L’Avenue by David Desseaux (Moscow)


The artists in the kitchen :David Desseaux (right) and David Hemmerlé

Since the fall of Soviet Union Moscow has become a paradise market for luxury goods producers. You just have to walk in the center near the Red Square and Bolshoi Theater and you will see luxury shops on almost every corner. And its not only because the Russian ( at least in the big cities) economy is soaring, it is also because Russians love only the newest, the most fashionable and the most luxurious things.

The Moscow restaurants scene has been influenced by similar trends.I have been travelling to the Russian capital for 6 years now and have witnessed how the restaurants culture has been changing and developing. If in 2001 you could count  good restaurants on the fingers of one hand, now the choice is huge.With the choice came the quality. Before, an extravagant ambiance was winning against the quality of food. But during the recent years rich Moscovites have become more and more educated in food and now they want both, chic and modern ambiance as well as fresh and delicious food.  I have posted about some of the best Moscow restaurants like Nedalny Vostok ,Pushkin Café or Vogue Café before, but this time i discovered something that i particularly loved – the cooking of David Desseaux, a mixture of the traditional Russian ingredients and the French gastronomy.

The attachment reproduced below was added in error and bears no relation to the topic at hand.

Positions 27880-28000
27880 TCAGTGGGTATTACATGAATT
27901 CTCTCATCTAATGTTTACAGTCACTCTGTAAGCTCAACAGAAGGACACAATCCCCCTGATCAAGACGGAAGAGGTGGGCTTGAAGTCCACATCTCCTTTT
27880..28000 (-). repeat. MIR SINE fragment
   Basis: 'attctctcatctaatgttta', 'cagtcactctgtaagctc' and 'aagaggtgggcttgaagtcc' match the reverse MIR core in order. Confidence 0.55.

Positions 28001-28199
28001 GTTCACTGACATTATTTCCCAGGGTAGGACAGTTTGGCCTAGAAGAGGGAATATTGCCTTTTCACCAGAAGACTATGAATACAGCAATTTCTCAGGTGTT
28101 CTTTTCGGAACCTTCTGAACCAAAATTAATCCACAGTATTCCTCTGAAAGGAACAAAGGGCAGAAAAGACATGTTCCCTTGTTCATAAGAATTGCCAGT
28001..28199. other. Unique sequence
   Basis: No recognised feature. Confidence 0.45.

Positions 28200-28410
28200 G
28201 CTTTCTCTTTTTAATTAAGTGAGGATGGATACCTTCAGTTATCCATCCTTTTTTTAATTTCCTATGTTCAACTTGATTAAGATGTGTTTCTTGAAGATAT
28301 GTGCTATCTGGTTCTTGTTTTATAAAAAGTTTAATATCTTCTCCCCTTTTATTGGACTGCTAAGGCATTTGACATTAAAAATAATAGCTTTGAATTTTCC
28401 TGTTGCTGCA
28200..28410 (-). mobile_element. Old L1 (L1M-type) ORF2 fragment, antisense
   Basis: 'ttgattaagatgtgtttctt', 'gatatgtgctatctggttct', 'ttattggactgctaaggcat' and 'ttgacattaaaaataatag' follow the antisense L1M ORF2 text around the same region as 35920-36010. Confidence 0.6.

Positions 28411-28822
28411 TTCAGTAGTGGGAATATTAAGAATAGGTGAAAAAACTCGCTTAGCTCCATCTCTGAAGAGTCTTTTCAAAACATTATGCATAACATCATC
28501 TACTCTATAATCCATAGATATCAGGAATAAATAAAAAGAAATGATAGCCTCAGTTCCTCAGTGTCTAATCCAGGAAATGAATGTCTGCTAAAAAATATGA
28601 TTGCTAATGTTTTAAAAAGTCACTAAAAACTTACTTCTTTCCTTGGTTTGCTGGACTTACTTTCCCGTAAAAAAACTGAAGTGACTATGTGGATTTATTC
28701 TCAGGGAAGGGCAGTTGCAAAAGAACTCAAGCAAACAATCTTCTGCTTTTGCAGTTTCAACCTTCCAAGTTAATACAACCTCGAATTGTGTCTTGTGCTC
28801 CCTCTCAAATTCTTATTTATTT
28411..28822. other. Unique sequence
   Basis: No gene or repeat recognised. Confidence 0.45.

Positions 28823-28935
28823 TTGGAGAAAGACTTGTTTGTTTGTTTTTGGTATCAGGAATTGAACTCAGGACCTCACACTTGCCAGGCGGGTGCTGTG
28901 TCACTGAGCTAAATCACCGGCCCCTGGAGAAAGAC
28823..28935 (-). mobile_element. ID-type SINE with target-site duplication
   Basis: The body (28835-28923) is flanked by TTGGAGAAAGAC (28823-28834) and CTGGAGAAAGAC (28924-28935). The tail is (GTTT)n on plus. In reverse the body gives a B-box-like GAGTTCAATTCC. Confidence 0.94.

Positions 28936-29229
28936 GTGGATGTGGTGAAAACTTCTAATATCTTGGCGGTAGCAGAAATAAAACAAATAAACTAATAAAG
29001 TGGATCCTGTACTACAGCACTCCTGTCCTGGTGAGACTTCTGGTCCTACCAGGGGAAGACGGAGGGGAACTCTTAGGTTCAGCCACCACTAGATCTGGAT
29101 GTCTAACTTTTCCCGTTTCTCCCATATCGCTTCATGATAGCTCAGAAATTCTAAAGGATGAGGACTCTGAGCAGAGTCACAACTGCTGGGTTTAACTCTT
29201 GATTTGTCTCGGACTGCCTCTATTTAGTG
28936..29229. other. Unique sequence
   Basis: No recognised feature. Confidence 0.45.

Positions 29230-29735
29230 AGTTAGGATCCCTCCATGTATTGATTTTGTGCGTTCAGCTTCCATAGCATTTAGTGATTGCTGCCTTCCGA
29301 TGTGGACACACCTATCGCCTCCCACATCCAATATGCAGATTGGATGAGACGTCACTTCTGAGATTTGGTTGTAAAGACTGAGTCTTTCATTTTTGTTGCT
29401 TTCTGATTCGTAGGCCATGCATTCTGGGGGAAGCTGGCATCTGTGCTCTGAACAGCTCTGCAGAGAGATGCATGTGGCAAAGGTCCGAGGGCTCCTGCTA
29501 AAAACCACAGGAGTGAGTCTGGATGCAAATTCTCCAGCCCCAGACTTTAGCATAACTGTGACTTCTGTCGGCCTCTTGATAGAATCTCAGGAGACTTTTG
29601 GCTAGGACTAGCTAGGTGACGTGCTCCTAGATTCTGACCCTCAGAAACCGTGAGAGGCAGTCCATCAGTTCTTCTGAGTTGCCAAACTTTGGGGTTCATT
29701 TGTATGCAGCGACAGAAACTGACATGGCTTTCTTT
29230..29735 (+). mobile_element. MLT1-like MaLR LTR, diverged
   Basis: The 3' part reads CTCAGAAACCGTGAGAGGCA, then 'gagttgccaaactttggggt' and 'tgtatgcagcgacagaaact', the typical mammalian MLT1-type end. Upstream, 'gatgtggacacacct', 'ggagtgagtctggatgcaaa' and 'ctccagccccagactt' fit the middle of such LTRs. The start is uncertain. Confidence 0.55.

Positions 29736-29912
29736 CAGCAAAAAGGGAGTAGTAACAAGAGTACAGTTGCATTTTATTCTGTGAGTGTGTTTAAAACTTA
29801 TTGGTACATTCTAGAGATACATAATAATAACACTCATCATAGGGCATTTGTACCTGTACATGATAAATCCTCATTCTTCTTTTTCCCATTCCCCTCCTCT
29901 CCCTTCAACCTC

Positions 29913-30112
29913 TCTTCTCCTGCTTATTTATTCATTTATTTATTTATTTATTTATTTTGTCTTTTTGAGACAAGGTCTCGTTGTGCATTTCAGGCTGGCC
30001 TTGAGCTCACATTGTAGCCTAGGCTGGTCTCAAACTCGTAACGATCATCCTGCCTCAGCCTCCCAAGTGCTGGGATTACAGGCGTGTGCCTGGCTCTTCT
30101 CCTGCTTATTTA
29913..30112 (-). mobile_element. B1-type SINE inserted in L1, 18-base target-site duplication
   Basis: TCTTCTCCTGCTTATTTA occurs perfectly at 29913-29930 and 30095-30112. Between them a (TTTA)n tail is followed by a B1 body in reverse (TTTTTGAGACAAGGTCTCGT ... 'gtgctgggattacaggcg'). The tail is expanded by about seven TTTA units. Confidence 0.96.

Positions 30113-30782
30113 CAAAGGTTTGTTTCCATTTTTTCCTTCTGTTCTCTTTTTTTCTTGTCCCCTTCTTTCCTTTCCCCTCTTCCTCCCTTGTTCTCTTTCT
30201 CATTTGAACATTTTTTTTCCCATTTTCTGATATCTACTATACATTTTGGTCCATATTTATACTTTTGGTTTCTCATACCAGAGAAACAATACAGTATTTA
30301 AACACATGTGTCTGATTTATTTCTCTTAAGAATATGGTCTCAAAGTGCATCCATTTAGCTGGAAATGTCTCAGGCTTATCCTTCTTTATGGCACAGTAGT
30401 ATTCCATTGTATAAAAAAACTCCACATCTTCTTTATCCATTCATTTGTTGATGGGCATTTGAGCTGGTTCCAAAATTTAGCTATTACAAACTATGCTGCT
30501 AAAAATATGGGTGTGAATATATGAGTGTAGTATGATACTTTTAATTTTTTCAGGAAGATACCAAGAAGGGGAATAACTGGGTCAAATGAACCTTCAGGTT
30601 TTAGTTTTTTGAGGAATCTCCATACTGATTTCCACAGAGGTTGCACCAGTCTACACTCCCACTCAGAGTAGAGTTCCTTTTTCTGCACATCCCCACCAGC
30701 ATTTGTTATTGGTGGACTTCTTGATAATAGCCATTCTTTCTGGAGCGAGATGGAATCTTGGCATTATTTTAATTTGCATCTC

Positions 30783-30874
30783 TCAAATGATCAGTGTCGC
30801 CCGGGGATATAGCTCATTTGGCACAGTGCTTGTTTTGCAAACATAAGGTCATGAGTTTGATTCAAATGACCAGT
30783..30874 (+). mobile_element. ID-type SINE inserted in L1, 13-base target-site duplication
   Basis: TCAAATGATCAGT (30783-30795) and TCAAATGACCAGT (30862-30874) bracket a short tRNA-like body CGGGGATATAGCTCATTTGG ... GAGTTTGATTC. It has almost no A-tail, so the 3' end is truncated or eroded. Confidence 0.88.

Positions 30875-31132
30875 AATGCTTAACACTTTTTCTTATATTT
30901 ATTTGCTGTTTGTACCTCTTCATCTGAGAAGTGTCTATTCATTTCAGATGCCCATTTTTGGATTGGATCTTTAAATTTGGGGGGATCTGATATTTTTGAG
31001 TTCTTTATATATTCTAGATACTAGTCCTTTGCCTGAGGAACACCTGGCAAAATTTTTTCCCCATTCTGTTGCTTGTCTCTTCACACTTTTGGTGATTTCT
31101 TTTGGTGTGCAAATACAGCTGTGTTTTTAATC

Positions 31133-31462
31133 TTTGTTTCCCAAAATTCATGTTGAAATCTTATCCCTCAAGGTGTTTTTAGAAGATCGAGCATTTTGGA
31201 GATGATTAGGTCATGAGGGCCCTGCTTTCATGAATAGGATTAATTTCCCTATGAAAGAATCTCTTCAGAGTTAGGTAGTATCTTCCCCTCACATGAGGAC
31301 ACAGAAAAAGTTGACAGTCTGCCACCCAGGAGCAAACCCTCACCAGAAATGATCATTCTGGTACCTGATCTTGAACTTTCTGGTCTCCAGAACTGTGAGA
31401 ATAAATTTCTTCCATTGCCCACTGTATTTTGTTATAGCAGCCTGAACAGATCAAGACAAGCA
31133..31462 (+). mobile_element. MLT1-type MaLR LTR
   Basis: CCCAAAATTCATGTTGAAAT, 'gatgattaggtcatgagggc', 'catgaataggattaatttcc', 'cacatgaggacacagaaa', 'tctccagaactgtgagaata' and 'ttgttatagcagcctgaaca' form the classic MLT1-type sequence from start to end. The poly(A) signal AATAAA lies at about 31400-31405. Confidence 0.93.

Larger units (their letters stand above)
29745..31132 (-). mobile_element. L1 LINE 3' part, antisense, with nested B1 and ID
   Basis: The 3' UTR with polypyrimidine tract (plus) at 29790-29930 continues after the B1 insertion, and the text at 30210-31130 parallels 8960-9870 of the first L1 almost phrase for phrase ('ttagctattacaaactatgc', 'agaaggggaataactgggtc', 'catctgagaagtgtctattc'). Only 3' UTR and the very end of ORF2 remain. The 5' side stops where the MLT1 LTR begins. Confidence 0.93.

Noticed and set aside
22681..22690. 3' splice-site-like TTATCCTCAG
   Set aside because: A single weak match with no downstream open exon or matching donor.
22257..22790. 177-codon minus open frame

(picture from http://www.architecture-page.com/)
The restaurant shares the name with the famous (and infamous for its food) L’Avenue in avenue Montaigne in Paris and it is located in the "Luxury Village" which is in the suburbs(for rich) of Moscow. Basically,the " Luxury Village" is a shopping center, like malls outside Paris or other big cities, just instead of Ikea you can buy there Gucci, Bulgari or Rolls Royce.


L’Avenue itself conforms to the last trend of the high end eating culture in Moscow  – eclectic design and cooking where only the freshest and the best ingredients are used.David Desseaux, the chef of L’Avenue brings the winds of French cooking and successfuly marries his know how with the traditional Russian cusine.I guess there is a reason, why  his book is called "A la rencontre du foie gras § du caviar". The very best of the French and the very best of the Russian…

I didn’t take the picture of the first dish maybe because it was so delicious i forgot to do that! It was consommé of cèpes. The soup reminded me of the classical borsch, but had nothing in common with beetroots. Very modern interpretation of the Russian classics.

Then it was the turn for the extravaganza. Parmentier of Beluga caviar. The dish was simple but genius at the same time. The mashed potatoes were just slightly warm -like this the heat didn’t kill the wonderful taste of caviar. Its dishes like this you remember for all your life…


The final dish was risotto with white Alba truffles. As delicious as risotto with truffles can be…


The very light chocolate dessert…

The black gold of Russian gastronomy…

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